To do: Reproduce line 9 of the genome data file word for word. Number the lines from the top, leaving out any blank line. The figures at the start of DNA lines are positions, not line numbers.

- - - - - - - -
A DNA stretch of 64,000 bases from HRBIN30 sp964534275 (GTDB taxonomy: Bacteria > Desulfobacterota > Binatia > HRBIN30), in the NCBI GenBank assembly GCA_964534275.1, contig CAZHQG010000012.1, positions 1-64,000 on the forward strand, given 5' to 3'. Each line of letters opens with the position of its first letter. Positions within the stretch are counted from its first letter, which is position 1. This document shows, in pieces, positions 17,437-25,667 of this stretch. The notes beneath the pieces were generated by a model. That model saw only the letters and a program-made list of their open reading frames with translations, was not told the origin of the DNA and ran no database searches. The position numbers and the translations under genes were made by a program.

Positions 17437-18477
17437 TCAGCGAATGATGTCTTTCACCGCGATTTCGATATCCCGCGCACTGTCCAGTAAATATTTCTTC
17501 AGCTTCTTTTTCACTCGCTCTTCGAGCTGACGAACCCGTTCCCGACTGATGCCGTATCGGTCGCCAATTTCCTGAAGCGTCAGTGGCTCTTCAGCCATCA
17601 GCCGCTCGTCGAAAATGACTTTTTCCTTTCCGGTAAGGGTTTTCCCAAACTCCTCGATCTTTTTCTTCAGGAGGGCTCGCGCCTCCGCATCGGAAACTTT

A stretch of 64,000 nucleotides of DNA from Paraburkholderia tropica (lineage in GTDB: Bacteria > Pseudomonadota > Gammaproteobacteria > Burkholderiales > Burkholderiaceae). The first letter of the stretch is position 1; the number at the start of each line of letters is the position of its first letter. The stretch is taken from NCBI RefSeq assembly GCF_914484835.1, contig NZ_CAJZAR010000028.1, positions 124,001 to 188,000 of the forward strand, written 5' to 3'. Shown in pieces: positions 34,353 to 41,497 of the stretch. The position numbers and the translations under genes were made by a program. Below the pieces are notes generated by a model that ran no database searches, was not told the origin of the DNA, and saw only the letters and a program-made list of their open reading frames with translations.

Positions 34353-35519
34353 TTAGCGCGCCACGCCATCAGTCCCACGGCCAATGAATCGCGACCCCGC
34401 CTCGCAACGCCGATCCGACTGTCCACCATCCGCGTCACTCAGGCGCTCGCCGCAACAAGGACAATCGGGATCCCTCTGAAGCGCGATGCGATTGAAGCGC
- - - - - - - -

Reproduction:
34401 CTCGCAACGCCGATCCGACTGTCCACCATCCGCGTCACTCAGGCGCTCGCCGCAACAAGGACAATCGGGATCCCTCTGAAGCGCGATGCGATTGAAGCGC